Help-seeking and antibiotic prescribing for acute cough in a Chinese primary care population: A prospective multicentre observational study
Wong CKM., Liu Z., Butler CC., Wong SYS., Fung A., Chan D., Yip BHK., Kung K.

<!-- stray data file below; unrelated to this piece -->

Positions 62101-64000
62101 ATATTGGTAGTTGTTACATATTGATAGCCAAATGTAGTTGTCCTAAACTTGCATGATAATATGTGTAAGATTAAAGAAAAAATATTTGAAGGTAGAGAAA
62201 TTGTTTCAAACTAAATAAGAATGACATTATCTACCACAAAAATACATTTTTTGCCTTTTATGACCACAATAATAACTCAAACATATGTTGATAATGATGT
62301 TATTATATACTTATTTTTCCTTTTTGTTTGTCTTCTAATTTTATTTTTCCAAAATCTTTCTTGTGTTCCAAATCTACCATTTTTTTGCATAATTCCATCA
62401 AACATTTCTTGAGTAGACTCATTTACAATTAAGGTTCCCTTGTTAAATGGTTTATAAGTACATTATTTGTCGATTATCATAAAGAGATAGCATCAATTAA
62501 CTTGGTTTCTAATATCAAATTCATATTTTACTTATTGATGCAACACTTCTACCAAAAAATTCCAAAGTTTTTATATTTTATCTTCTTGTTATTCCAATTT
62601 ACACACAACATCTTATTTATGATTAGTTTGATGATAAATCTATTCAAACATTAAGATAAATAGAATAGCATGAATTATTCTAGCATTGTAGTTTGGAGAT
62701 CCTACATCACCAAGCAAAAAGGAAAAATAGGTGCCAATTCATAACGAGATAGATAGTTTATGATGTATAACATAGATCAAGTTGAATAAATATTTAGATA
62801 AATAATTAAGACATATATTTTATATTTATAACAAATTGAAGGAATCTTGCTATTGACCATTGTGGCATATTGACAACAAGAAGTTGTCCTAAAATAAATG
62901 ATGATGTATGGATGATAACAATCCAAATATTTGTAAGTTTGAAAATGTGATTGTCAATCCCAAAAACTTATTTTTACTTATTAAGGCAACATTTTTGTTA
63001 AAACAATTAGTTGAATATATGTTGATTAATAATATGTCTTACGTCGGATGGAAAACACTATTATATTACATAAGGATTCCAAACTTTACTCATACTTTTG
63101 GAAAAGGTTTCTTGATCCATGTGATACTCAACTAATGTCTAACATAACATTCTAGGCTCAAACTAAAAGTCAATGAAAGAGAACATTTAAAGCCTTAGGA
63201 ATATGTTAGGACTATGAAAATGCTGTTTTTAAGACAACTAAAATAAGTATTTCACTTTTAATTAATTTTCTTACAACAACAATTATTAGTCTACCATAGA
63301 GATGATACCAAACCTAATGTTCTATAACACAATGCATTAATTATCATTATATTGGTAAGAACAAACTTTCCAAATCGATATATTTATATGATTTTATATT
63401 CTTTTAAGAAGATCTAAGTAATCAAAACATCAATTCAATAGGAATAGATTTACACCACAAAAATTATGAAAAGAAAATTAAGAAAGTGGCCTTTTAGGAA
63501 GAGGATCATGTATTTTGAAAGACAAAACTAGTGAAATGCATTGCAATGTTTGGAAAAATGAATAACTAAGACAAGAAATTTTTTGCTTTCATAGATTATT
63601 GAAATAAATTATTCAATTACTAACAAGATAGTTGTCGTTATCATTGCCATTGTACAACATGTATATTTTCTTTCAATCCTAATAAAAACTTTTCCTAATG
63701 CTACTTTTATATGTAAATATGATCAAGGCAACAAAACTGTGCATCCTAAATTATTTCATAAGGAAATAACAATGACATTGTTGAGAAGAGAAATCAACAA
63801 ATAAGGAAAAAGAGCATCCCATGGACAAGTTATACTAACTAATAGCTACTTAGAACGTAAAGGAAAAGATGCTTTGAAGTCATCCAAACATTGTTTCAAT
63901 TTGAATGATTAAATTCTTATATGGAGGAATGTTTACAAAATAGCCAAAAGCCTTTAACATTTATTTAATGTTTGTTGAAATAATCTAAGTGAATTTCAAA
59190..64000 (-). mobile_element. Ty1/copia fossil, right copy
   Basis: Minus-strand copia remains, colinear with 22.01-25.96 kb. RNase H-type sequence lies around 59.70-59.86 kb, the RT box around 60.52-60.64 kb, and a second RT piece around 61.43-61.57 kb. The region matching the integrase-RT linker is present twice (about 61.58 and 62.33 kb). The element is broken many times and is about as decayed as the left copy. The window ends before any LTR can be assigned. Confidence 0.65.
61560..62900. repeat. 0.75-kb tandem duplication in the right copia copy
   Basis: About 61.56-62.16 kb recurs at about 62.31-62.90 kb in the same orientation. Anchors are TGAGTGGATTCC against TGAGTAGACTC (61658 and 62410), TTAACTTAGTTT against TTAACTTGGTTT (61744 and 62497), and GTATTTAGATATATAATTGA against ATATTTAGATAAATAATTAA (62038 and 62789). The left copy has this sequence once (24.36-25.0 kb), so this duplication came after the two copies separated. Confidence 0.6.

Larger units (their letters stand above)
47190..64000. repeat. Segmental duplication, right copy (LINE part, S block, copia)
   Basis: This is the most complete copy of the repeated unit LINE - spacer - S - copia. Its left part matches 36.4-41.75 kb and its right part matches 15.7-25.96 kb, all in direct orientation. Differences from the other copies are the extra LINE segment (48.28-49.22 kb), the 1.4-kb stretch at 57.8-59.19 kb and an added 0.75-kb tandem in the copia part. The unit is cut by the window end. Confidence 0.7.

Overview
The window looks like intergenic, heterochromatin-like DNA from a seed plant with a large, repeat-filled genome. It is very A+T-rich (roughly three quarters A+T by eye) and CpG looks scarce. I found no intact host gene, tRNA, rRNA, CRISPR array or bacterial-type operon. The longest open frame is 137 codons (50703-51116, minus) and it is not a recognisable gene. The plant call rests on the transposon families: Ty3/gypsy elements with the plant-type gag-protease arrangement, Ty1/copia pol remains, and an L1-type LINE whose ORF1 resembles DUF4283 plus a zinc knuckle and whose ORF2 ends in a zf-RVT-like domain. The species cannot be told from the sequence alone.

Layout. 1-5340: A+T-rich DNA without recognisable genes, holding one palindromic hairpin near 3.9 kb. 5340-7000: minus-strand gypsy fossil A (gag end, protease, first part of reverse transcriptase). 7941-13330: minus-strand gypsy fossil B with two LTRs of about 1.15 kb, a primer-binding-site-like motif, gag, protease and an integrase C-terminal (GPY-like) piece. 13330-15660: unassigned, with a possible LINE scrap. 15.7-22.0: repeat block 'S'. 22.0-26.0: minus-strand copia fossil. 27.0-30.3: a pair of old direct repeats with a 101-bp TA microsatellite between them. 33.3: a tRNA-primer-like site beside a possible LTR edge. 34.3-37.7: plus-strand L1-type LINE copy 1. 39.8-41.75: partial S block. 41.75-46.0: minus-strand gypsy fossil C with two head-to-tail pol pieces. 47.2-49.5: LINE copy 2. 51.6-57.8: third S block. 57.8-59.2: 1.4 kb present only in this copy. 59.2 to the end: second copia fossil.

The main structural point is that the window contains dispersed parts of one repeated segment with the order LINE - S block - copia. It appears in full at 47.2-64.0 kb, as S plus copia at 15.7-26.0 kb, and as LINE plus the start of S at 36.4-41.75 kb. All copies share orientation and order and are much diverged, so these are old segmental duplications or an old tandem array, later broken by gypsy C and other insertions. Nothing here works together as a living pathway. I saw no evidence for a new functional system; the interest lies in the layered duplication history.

© 2016 Primary Care Respiratory Society UK. Acute cough is a common reason to prescribe antibiotics in primary care. This study aimed to explore help-seeking and antibiotic prescribing for acute cough in Chinese primary care population. This is a prospective multicentre observational study that included adults presenting with acute cough. Clinicians recorded patientsâ ?™ presenting symptoms, examination findings and medication prescription. Patients completed symptom diaries for up to 28 days by charting their symptom severity and recovery. Adjusted binary logistic regression models identified factors independently associated with an tibiotic prescription. Primary care clinicians (n=19) recruited 455 patients. A total of 321 patients (70.5%) returned their completed symptom diaries. Concern about illness severity (41.6%) and obtaining a prescription for symptomatic medications (45.9%), rather than obtaining a prescription for antibiotics, were the main reasons for consulting. Antibiotics were prescribed for 6.8% (n=31) of patients, of which amoxicillin was the most common antimicrobial prescribed (61.3%), as it was associated with cliniciansâ ?™ perception of benefit from antibiotic treatment (odds ratio (OR): 25.9, 95% confidence interval (CI): 6.7-101.1), patientsâ ?™ expectation for antibiotics (OR: 5.1, 95% CI: 1.7-11.6), anticipation (OR: 5.1, 95% CI: 1.6-15.0) and request for antibiotics (OR 15.7, 95% CI: 5.0-49.4), as well as the severity of respiratory symptoms (cough, sputum, short of breath and wheeze OR: 2.7-3.7, all P < 0.05). There was a significant difference in antibiotic prescription rates between private primary care clinicians and public primary care clinicians (17.4 vs 1.6%, P=0.00). Symptomatic medication was prescribed in 98.0% of patients. Mean recovery was 9 days for cough and 10 days for all symptoms, which was not significantly associated with antibiotic treatment. Although overall antibiotic-prescribing rates were low, there was a higher rate of antibiotic prescribing among private primary care clinicians, which warrants further exploration and scope for education and intervention.